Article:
My Lunch with David Bouley

Now that I have your attention, I have to confess it wasn’t actually with him so much as provided (and cooked!) by him at Bouley Test Kitchen. And it wasn’t just for me, but for a group of food journalists who had gathered for a tasting of three Italian cheeses and two prosciutti, all arranged by an Italian food consortium called Legends from Europe.

But Chef Bouley did address our group, as proud as any papa about his baby, the Test Kitchen, which is a pretty cool space where visiting chefs give demos and classes, and which can be rented for private events. It was, for example, the host site to the Bocuse d’Or training earlier this year.

Four of the Italian products being spotlighted are pretty familiar to all of us: Prosciutto di Parma, Prosciutto di San Daniele, Parmigiano-Reggiano, and Grana Padano. It was the fifth one that caught my attention: Montasio, which is a melting cheese that’s the sole ingredient in those wonderful Northern Italian fried cheese crisps called frico. On hand to cook them up was Mary Ann Esposito,

Cover of

Cover of Ciao Italia

host of the long-running PBS series, Ciao Italia. (More about her and a recipe for frico in a future post.)

Now, what you should know is that food media lunches are almost always fabulous – whoever is behind them strives, naturally, to put their best foot forward. But it was as if this particular lunch was created specifically with me in mind. Here’s the menu:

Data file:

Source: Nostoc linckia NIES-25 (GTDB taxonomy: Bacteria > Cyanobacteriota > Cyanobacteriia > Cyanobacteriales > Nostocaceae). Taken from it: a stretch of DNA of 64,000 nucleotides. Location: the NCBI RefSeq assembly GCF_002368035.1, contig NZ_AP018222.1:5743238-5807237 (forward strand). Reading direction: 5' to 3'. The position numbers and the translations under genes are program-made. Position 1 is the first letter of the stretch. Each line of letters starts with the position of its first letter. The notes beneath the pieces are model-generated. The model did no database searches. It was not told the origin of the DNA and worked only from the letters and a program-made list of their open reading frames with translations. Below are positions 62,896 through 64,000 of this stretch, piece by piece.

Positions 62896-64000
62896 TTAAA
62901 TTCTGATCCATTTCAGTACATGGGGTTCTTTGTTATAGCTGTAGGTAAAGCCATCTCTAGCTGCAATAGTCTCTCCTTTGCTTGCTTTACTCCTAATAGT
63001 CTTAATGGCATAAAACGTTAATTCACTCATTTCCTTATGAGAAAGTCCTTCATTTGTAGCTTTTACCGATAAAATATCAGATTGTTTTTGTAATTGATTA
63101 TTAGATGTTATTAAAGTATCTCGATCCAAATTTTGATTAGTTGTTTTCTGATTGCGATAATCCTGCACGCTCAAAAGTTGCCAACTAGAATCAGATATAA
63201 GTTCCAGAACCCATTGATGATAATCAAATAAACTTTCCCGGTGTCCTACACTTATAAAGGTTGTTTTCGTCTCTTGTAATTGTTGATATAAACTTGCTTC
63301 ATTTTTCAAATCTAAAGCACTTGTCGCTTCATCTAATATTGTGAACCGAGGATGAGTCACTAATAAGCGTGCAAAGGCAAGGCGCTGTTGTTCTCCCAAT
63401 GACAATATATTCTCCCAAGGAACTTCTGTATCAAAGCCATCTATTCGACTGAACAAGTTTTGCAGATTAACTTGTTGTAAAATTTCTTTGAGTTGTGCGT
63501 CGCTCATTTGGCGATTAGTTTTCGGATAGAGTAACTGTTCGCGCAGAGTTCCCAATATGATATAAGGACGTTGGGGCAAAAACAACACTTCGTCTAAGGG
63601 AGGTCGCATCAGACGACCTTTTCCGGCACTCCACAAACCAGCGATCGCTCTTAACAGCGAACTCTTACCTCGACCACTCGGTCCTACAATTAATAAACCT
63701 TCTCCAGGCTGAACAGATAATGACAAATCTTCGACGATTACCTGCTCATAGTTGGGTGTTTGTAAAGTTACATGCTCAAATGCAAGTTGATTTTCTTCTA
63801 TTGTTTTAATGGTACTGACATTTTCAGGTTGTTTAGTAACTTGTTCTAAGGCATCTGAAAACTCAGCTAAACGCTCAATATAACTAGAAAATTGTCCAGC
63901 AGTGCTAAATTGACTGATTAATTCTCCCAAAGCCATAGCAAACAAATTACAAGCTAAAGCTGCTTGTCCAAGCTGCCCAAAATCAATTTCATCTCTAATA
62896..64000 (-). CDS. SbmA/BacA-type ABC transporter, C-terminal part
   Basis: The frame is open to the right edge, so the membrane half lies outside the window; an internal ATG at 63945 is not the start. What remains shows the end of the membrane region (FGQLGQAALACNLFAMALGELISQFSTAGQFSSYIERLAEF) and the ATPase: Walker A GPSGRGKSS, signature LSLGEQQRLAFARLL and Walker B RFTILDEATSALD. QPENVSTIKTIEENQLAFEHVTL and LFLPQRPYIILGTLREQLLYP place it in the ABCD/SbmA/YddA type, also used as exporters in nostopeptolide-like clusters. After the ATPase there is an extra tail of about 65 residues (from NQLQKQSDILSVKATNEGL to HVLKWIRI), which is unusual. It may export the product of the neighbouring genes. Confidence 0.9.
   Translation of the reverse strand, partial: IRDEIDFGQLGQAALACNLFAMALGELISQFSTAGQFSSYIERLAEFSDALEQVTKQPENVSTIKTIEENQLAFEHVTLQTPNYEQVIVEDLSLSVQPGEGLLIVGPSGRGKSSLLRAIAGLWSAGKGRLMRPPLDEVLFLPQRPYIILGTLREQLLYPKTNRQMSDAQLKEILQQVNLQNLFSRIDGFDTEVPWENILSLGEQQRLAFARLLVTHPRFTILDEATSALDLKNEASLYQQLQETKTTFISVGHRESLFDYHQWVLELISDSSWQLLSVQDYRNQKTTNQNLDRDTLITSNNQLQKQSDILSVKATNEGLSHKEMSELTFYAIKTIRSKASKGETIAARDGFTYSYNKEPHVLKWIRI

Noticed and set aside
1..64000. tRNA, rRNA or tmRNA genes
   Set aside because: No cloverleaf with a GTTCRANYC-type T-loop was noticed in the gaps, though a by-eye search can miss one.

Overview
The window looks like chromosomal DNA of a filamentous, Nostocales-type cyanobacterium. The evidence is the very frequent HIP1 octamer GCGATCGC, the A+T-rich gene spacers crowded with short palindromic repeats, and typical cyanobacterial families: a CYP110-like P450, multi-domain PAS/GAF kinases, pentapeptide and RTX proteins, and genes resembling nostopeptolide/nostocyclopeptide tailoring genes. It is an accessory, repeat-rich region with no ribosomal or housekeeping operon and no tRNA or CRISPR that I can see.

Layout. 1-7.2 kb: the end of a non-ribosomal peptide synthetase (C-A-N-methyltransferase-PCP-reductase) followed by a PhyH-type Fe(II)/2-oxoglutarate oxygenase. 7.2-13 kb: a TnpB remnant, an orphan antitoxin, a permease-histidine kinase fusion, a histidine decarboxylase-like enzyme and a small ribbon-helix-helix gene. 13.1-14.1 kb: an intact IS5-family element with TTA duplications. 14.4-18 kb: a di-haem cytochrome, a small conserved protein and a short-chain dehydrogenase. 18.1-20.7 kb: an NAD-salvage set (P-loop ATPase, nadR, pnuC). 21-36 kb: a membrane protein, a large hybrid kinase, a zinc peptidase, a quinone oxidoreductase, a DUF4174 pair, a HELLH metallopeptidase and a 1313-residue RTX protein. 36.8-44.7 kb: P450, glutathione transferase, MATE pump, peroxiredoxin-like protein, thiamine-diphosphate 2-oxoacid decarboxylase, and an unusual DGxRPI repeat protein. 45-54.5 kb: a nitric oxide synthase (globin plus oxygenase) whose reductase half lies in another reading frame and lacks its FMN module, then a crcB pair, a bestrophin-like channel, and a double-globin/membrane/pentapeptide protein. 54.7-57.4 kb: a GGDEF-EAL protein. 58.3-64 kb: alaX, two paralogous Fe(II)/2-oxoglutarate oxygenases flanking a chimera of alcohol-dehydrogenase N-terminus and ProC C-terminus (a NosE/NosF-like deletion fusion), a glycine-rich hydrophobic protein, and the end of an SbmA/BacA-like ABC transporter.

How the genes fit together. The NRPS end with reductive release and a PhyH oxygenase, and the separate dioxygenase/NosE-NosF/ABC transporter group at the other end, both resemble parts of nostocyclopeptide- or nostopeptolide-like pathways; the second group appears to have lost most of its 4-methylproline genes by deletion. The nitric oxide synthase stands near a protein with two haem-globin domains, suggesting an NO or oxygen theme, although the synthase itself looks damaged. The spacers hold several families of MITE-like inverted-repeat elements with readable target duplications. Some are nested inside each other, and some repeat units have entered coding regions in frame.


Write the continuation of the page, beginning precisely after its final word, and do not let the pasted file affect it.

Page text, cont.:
Slow-poached Connecticut farm egg with Prosciutto di Parma and a Parmigiano-Reggiano cloud

Fresh sardine with tomato-saffron broth, fingerling potatoes, Prosciutto di San Daniele, and Grana Padano crisp

Hot caramelized Anjou pear with Valrhona chocolate, biscuit Breton, and hot toffee sauce, plus lemon verbena and Tahitian vanilla ice cream

For a bonus they threw in melon soup with ricotta ice cream as a palate cleanser after the sardine.

Two of my favorite edibles in the world are eggs – especially soft-cooked – and fresh sardines, so it was pure bliss. These are fairly unusual choices for a group meal, even for a group of food professionals. 

Gosh, how I do love my job.

Speaking of loving your job: Congrats to Lisanne Finston, director of Elijah’s Promise in New Brunswick, who is one of ten recipients of the 2011 Robert Wood Johnson Foundation Community Health Leaders Award. This national award honors exceptional people who tackle challenging health and health care problems in their communities.  Elijah’s Promise is a remarkably effective soup kitchen, plus a foodservice training facility for clients of the soup kitchen (called Promise Jobs), and a community restaurant (a la Jon Bon Jovi’s Soul Kitchen) named A Better World Cafe in Highland Park. 

And finally today: this one’s for Nirit, who when she read my post about Fakesgiving – which my family celebrated in October because one of my daughters was off to Sri Lanka for a wedding over Thanksgiving – asked if I would post a photo of Alice in a sari. Well, Nirit, here she is in all her glory, accompanied by her boyfriend Chris, who’s wearing a kurta.